It’s Friday, everyone! And that means another Primal Blueprint Real Life Story from a Mark’s Daily Apple reader. If you have your own success story and would like to share it with me and the Mark’s Daily Apple community please contact me here. I’ll continue to publish these each Friday as long as they keep coming in. Thank you for reading!
Hi, my name is Brooke. I am a 33-year-old stay-at-home mom. I don’t feel like your typical MDA success story. Don’t get me wrong, I love reading how others are changing their life for the better, but I don’t often hear from women that are like me. I’m not sure why that is, but it has motivated me to share my story.
Okay, so let’s start at the beginning. A couple of years ago, I was doing a lot of thinking about my diet. My main concern was my weight. I was definitely overweight but never by a lot. My heaviest was around 155 pounds, and I’m 5’5.” I was just unhappy with how I looked and it felt like no matter what I tried, I just couldn’t lose any more weight. I was following conventional advice for a “healthy” eating plan: low-fat, whole grains. Gosh, I remember I used to bake my own bread all the time. I loved it! But I was always so hungry. I would always need a morning and an afternoon snack, and still I was hungry. I thought I must be doing something wrong, because diet experts on TV would say, “If you are hungry, eat a yogurt, eat some hummus and pita bread, or eat an apple, and you will feel satisfied.” I would feel even hungrier after a snack like that!
I was working out at the gym several times a week: aerobics classes, some weight lifting here and there, but I had never been, and still am not, a committed exerciser.
So, I searched the internet for some solutions. I remembered hearing that an acquaintance of mine was on a paleo diet, so I searched for that. I was ready to try anything. I did some preliminary reading that day, then bought and read The Paleo Diet by Loren Cordain and The Paleo Solution by Robb Wolfe. Soon after, I found MDA. It made so much sense to me. I am a scientist, so I immediately loved the logic behind the Primal lifestyle, and it absolutely tapped into my constant need to know “why” things are the way they are. I mean, I had never really thought about chronic illness as a result of modern living. I figured cancer and arthritis were just inevitable if you have a family history. This is the first point in my transformation. The reasons behind ancestral living absolutely blew my mind. From that day forward, I reframed the way I thought about almost everything in my life, from shampoo to pooping, mostly because of my daily visits to MDA. Not only has it been a great way for me to feel connected to the way of life I am cultivating and other like-minded individuals, it has also been my go-to resource for my ancestral health questions.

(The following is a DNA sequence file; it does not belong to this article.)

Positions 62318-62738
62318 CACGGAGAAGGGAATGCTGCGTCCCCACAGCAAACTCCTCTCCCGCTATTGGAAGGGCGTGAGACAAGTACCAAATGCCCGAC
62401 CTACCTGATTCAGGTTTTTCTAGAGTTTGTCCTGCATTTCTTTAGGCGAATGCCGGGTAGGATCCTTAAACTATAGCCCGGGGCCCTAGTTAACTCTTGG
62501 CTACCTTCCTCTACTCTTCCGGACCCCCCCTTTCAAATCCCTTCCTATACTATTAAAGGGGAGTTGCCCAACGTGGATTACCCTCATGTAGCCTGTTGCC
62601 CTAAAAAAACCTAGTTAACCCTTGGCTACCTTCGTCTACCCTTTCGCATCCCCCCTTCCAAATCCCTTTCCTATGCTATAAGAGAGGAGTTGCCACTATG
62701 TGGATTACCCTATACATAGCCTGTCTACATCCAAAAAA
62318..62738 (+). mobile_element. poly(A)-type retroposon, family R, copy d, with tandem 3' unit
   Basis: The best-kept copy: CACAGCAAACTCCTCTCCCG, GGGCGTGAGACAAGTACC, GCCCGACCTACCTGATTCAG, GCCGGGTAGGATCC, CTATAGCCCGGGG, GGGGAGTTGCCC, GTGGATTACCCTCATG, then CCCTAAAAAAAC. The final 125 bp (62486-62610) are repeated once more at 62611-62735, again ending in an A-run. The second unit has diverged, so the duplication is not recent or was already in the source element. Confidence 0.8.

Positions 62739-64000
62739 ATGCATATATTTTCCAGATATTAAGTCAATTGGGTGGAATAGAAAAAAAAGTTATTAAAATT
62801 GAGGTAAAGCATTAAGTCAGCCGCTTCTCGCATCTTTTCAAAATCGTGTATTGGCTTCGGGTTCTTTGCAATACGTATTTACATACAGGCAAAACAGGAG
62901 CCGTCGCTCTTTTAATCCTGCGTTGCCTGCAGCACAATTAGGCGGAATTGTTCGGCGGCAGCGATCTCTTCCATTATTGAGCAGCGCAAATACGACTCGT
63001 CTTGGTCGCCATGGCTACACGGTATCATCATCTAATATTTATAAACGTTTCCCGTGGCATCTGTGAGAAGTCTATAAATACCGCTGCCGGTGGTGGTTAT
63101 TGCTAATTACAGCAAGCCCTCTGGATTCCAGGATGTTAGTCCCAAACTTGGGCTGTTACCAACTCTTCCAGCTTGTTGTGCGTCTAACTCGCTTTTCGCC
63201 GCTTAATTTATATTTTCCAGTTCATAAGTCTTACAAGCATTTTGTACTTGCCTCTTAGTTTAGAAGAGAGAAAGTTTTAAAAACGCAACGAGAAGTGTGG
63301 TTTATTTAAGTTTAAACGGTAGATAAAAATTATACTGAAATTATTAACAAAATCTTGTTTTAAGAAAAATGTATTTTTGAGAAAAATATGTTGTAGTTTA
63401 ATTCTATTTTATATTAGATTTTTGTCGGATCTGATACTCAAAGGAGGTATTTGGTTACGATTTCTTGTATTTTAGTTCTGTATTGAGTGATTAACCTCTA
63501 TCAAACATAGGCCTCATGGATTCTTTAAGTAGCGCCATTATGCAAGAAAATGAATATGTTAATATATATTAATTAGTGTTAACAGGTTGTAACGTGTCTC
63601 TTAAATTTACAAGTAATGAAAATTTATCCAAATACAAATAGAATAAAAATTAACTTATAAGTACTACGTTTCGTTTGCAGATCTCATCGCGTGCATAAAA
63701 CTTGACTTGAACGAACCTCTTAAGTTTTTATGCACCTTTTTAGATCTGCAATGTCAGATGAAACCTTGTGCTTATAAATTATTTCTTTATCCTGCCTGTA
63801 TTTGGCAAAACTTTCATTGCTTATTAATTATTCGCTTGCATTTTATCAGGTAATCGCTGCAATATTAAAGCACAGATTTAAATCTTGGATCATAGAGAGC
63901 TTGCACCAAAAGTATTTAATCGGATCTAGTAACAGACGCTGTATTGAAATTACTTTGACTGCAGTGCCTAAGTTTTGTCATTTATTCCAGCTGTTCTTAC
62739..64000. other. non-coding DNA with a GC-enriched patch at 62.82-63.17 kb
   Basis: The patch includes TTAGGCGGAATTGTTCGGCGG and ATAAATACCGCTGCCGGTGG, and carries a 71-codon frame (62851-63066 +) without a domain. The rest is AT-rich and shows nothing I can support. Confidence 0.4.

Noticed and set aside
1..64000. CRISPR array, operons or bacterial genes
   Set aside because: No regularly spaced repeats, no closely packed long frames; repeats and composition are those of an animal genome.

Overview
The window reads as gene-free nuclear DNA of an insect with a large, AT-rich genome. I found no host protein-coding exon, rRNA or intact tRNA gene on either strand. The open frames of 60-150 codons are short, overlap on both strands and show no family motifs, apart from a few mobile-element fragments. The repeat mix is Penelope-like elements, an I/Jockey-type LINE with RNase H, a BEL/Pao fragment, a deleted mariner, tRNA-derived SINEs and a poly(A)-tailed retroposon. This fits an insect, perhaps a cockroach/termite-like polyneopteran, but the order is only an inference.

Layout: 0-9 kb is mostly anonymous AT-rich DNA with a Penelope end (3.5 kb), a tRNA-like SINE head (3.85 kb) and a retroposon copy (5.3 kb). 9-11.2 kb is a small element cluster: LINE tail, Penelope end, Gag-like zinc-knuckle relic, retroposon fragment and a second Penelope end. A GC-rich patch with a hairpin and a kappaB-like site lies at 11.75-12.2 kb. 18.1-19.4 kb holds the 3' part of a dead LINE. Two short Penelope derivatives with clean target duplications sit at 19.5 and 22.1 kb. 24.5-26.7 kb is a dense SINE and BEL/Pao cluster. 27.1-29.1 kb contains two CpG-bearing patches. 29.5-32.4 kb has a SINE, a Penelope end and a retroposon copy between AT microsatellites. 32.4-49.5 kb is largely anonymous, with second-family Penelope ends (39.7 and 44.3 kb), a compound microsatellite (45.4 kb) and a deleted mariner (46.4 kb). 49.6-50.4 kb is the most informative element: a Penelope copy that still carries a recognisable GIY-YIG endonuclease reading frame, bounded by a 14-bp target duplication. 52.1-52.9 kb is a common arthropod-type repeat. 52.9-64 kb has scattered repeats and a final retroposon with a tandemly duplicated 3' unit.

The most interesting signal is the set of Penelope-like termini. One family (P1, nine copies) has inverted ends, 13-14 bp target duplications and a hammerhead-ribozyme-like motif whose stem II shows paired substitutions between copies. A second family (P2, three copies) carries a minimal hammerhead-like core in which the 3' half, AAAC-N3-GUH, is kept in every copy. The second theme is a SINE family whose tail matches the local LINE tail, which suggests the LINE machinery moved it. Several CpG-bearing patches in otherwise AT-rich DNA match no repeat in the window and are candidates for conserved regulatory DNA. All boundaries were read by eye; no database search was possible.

That was August 2012 when I went mostly paleo. I didn’t eliminate everything all the time at first, because that would have been too drastic for me, but I still lost weight immediately and got down to 135 lbs. Here are some other things I lost in the process: chronic sinus infections, acne, hypoglycemia, severe recurring depression, hemorrhoids, “pre”-bunions, heartburn and indigestion, and seasonal allergies. In addition, I discovered during the spring of 2013 that I was gluten-intolerant. I mean, I didn’t even know I was sick!
It is so amazing to finally discover what feeling good truly feels like. I eventually reached a kind of homeostasis with my Primal living. I was doing just fine. I would tweak things here and there, but things stayed mostly constant, with me lifting weights 2-3 times a week and walking or taking a cardio class at the gym several times a week as well. I was even doing some sprinting sessions, which is pretty big for a self-described non-athlete like me. I was eating paleo but with some dairy and the occasional serving of rice.
June 2012 (pre-Primal), January 2013 (my wedding, with my husband, niece, and nephew)